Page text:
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Exploring the legend(s) of Sohan Halwah

Updated January 12, 2015

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Multan's world famous sweet has multiple legends surrounding its origin, but there are no split opinions on its taste. —Photo by author
Multan's world famous sweet has multiple legends surrounding its origin, but there are no split opinions on its taste. —Photo by author
Multan's world famous sweet has multiple legends surrounding its origin, but there are no split opinions on its taste.—Photo by author
Multan's world famous sweet has multiple legends surrounding its origin, but there are no split opinions on its taste.—Photo by author

Say two words, ‘Multan’ and ‘winter’ in front of a foodie, and the next thing you hear will definitely be ‘Sohan Halwah’.

Sohan Halwah is to winter what mangoes are to summer, except it is not limited just to the winters. This famous mithai which has come to be the defining symbol of Multan is distributed all over the city (and even country) any time of the year.

The love with which it is prepared, packed, and presented to customers embodies the traditional hospitality of the people of Multan. When winters are just round the corner, customers prepare entire lists of people the halwah is to be sent to.

According to poet and historian Shakir Hussain Shakir, the tradition of sending Sohan Halwah to family members in other parts of the country and the world started when their daughters married into other cities.

Shakir says that Sohan Halwah used to be prepared inside homes. The item was commercialised only recently. Even today, Multan's residents continue to prepare it in homes and present it to guests at supper.

See: Sohan Halwa a gift of saints’ city

Legend has it that Sohan Halwah was prepared for the first time by a Hindu confectioner named 'Sohan'. The story is that this one time Sohan purchased some milk for his sweets, but the milk went stale. Instead of draining the stale milk, Sohan chose to experiment with it.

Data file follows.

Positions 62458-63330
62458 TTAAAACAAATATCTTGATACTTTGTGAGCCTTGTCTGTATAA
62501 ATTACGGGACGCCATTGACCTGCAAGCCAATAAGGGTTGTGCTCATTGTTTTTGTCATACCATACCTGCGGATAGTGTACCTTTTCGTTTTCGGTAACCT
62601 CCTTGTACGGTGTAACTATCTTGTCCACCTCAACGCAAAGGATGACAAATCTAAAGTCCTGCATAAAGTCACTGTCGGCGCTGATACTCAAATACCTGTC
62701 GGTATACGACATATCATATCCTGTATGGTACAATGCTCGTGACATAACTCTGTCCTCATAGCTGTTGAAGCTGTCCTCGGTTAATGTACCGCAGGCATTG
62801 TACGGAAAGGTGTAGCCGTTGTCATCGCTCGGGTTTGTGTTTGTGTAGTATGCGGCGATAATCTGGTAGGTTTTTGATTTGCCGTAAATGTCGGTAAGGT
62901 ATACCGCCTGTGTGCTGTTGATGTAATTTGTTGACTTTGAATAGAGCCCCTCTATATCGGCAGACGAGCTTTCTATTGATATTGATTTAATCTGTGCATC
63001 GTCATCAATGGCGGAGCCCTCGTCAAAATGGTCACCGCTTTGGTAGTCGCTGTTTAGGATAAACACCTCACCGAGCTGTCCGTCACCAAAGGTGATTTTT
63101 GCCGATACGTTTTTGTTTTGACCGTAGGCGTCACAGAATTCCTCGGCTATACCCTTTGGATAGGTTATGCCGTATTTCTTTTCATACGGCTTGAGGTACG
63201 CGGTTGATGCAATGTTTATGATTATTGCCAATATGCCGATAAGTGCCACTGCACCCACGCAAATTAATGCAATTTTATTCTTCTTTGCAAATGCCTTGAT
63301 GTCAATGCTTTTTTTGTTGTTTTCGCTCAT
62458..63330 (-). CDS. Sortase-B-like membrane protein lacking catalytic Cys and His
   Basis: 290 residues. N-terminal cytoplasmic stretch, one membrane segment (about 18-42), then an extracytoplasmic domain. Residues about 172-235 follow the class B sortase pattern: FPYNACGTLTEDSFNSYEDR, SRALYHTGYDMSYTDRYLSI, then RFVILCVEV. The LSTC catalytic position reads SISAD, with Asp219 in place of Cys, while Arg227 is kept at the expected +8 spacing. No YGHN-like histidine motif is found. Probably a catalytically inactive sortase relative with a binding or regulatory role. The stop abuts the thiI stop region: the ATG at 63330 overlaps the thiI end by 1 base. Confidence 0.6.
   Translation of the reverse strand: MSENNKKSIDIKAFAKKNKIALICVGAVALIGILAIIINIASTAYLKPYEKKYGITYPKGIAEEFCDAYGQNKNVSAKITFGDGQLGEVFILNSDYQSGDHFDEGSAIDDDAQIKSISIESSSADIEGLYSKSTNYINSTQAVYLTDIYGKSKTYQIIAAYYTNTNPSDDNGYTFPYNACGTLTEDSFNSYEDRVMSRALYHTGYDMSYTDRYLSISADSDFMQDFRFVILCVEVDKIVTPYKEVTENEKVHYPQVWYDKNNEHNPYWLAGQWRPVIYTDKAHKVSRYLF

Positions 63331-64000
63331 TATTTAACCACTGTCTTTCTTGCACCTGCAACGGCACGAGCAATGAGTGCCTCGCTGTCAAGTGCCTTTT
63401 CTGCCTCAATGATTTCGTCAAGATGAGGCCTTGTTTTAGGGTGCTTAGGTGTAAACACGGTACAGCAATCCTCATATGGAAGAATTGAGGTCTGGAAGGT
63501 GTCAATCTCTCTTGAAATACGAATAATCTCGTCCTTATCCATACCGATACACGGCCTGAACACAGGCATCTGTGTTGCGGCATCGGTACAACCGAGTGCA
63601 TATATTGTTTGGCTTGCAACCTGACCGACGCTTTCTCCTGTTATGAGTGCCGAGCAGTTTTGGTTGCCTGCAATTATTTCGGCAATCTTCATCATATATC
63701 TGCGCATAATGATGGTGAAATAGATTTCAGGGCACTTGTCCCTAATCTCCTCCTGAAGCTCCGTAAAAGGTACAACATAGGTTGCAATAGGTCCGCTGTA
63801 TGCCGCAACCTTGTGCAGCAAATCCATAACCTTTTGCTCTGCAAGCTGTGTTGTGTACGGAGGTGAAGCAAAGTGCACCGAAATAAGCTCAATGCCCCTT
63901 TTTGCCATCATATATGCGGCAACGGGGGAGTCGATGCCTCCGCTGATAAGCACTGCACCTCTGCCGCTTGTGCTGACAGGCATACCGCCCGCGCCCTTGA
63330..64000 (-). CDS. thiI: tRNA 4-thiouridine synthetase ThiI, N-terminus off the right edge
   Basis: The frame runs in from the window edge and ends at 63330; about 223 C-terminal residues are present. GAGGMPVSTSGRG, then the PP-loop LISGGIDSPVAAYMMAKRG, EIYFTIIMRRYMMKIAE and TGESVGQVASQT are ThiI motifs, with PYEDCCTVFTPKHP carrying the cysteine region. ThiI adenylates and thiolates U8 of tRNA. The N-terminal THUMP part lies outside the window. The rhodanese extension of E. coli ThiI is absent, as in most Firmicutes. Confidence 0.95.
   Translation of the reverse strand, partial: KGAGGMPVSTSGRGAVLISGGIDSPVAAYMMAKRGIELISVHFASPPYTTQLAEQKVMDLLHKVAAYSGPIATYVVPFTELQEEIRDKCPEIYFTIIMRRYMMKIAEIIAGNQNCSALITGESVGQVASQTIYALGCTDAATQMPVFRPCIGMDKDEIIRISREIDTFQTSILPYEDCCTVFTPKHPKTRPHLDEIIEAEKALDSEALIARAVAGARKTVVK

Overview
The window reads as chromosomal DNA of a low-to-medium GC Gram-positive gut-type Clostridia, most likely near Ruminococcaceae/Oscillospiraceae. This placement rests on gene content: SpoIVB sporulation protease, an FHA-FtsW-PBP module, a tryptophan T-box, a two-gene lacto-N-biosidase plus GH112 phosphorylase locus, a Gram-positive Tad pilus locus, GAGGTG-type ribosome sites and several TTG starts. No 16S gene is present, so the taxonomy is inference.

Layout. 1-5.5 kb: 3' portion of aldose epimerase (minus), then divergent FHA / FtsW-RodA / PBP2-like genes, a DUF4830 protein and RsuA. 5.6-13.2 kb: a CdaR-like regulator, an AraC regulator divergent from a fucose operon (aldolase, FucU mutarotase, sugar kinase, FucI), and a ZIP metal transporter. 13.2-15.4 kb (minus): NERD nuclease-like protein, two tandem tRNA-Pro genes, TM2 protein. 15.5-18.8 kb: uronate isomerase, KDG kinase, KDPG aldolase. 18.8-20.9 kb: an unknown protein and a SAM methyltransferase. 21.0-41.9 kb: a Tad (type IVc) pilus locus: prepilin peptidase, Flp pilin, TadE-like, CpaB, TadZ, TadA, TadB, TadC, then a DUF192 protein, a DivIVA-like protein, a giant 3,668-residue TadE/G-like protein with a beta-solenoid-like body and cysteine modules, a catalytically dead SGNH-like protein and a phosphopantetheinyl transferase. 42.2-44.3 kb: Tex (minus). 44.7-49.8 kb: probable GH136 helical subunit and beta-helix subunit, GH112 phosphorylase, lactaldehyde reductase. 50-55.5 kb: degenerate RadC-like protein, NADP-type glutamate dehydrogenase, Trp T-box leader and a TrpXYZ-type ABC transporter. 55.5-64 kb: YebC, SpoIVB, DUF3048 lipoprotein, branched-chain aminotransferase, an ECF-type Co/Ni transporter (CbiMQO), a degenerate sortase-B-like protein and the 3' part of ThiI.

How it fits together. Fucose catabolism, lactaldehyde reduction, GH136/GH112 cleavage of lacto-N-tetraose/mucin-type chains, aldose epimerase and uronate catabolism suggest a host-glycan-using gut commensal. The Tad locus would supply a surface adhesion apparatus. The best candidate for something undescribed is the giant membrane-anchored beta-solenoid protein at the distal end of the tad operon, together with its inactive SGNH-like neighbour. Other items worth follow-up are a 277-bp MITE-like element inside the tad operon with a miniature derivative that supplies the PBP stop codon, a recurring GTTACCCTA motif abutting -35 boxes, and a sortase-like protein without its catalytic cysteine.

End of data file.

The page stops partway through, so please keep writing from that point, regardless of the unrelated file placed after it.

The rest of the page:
He put the milk on flame, and as the milk started getting thicker, Sohan added in some wheat flour to make it even more dense. Before long, he had on his hands a new, unique and delightfully sweet dish.

Sohan went on to distribute it among wayfarers and locals. Soon, the demand shot up and everyone thronged to Sohan's place for the new delicacy.

Sohan also presented the halwah in the court of ruler Deewan Sawan Mal, where his innovation was duly appreciated, lending even more popularity to him and his product.

Another popular narrative holds that Deewan Sawan Mal, appointed as Governor of Multan in 1821 by Raja Ranjeet Singh, was the inventor of the Sohan Halwah.

Yet another one says that the origins of Sohan Halwah go back way before Sawan Mal’s era; that the dish was prepared in huge quantities in the palace of Deewan Sawan Mal (a food lover), but it wasn’t invented there.

Read through: On the menu: The sweet side of history

Khaleel Ahmed, whose family is preparing Sohan Halwah on a commercial basis since decades now, maintains that Sohan Halwah has its roots in Iran, and the confectioners from Iran introduced it for the first time in Multan, from where it went to other areas of India.

Another commercial producer of Sohan Halwah, Noman Pirzadah, however, asserts that his grandfather learned to prepare Sohan Halwah from Delhi, and it would be inaccurate to say that Sohan Halwah was invented in Multan. But he agrees that no one can make as tasty a Sohan Halwah as the experts in Multan.

It may be that the halwah is no longer prepared in Iran, but it is still widely popular in India, Bangladesh, and Pakistan.

Sohan Halwah le lein’ is a chant that you will hear at every bus stop in Multan. But the chant is not limited to bus stops and railway stations. You will find Sohan Halwah selling like hot cakes at the Multan Airport too.

In commercial brands, Hafiz Ka Multani Sohan Halwah, Hafiz Molana Abdul Wadood Ka Sohan Halwah, Pir Khasay Waalay Ka Qadeem Multani Sohan Halwah, and Rewari Walon Ka Sohan Halwah are known and loved across the country.

Explore: Multan: The city of saints

Hafiz Habeeb ur Rehman, who started his Sohan Halwah shop in 1945 in Hussain Agaahi, says that among the different types, the popular one includes the one with almonds, walnuts, cashews, and pistachios.

"We used to prepare it with saffron as well, but not anymore because good quality saffron isn't readily available."

With or without saffron, and invented by Sohan or Sawan, one thing is beyond debate: when made by expert chefs, this sumptuous sweet dish is arguably one of the most delicious of all local confectioneries.


—Photos by author


Translated by Bilal Karim Mughal from the original in Urdu here.